WGS 285: Beauties and Bodies in America

This course examines the idea of feminine beauty in a modern consumer culture. Our purpose is to investigate how beauty operates and to consider how we might position ourselves individually and collectively in relation to beauty as a dominant ideology–as a system that interprets and assigns value to the spectrum of variation in female bodies. We will read beauty culture through material culture that is composed of ordinary objects, spaces, and pictures to understand the social practices and values engendered by the ideology of feminine beauty. Material culture is a broad term, but basically it means the “things” and “stuff” we create and use on a daily basis. Our explication of beauty, its practices, and its material culture will illuminate the workings of the gender, race, ability, class, and sexuality systems. 


ENG 389W: Life Writing

This course on life writing features a range of forms such as memoir, autobiography, and other life writing genres such as film, self-portrait, poetry, and performance. Our close reading and narrative analysis of these primary works focuses on how human variation is narrated in life writing genres and how the authorial voice identifies explicitly with multiple subject positions. Our analyses will reveal how literary forms give shape to the ways multiple identities intersect, conflict, and are negotiated through narrative and identity formation. Some vectors of identity we will consider in the primary texts are gender, race, sexuality, disability, health and wellness, and class.  

 

WGS 475: Feminist Disability Studies

This seminar explores feminist disability studies through a focus on several life narratives in which the authorial voice identifies explicitly with multiple subject positions. The vectors of identity in the primary texts are gender, race, sexuality, disability, ethnicity, and class. Close reading and narrative analysis of these primary works will be guided by several fundamental feminist theoretical concepts: naming and the cultural work of language, representation, subjugated knowledges, positionality/standpoint, identity/ identification, body/embodiment, sexuality, patriarchy, privilege, intersectionality, gender, normalcy, dependence/autonomy, and appearance. Our analyses will reveal how multiple identities intersect, conflict, and are negotiated through narrative and identity formation. 

 

WGS 589R Critical Disability Studies

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This graduate seminar will focus on the emerging body of critical and primary work in critical disability studies, primarily in the humanities and the arts. Our purpose is to engage this body of work thoughtfully and critically, both as individual critics and as an intellectual community. We will engage intersectional workings and multiple subject positions such as gender, race, sexuality, ethnicity, and class along with disability. Disability studies is an interdisciplinary academic field of inquiry that expands health science perspectives by examining understandings of disability from cultural perspectives such as:  civil and human rights issue; minority identity group;  social justice issue;  sociological formation;  historic community; diversity category;   category of critical analysis;  narrative and aesthetic resource;  subject of the arts.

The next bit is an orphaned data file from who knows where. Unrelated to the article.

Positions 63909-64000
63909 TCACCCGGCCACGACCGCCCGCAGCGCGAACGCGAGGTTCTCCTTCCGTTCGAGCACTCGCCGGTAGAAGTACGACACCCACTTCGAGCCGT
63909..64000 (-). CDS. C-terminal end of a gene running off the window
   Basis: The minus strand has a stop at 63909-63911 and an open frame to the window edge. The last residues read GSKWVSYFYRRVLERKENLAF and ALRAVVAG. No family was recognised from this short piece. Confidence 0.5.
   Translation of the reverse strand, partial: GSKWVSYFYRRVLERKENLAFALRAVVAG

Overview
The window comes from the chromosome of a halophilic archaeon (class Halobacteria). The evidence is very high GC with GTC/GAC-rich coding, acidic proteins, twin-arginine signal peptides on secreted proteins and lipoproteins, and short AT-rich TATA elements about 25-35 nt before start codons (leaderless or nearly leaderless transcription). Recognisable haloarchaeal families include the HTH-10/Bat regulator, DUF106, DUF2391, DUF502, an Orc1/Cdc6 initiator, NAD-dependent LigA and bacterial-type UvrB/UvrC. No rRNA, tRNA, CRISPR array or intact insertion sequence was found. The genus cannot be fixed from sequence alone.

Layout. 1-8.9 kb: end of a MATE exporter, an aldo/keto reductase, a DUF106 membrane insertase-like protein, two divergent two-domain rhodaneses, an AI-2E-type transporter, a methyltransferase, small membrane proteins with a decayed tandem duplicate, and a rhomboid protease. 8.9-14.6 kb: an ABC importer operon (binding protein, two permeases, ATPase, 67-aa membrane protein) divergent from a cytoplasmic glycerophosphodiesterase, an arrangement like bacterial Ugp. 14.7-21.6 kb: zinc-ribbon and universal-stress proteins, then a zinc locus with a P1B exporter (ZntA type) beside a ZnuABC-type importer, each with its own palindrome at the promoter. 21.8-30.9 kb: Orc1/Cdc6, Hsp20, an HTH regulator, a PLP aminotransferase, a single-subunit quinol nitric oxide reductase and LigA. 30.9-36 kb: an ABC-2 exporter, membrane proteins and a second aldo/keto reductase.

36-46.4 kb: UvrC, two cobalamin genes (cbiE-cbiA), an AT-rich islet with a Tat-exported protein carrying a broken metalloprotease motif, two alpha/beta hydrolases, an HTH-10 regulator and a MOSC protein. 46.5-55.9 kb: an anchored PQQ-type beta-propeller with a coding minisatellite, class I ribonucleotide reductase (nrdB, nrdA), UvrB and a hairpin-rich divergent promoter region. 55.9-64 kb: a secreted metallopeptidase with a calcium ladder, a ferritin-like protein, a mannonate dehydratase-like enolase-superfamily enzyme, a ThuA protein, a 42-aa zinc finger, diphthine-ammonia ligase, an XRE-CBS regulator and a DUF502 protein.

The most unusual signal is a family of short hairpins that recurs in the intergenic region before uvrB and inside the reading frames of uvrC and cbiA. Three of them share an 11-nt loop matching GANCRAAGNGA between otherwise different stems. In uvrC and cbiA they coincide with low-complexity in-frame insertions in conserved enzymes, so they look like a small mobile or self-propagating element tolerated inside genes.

ENG 789: Disability Literature

Questions about how disability influences and appears in the arts are one of the most compelling and vibrant aspects to emerge from critical disability studies. Scholars and critics are examining how disability as a fact of human life and embodiment affects artistic production across aesthetic genre, from the visual arts, music, dance, literature, to theater. Because the human variations that count as disabilities are pervasive aspects of the human condition, cultural narratives and representations of disability pervade literature.

This graduate seminar considers what constitutes disability literature. We will read works of fiction or nonfiction (not memoir) that have some kind of disability politics or positive identity consciousness (and consider what these terms mean) and that say something significant about disability and disability experience. Together we will develop a definition and criteria for what counts as disability literature. We will begin with a provisional reading list of disability literature and develop our own canon of disability literature in the course.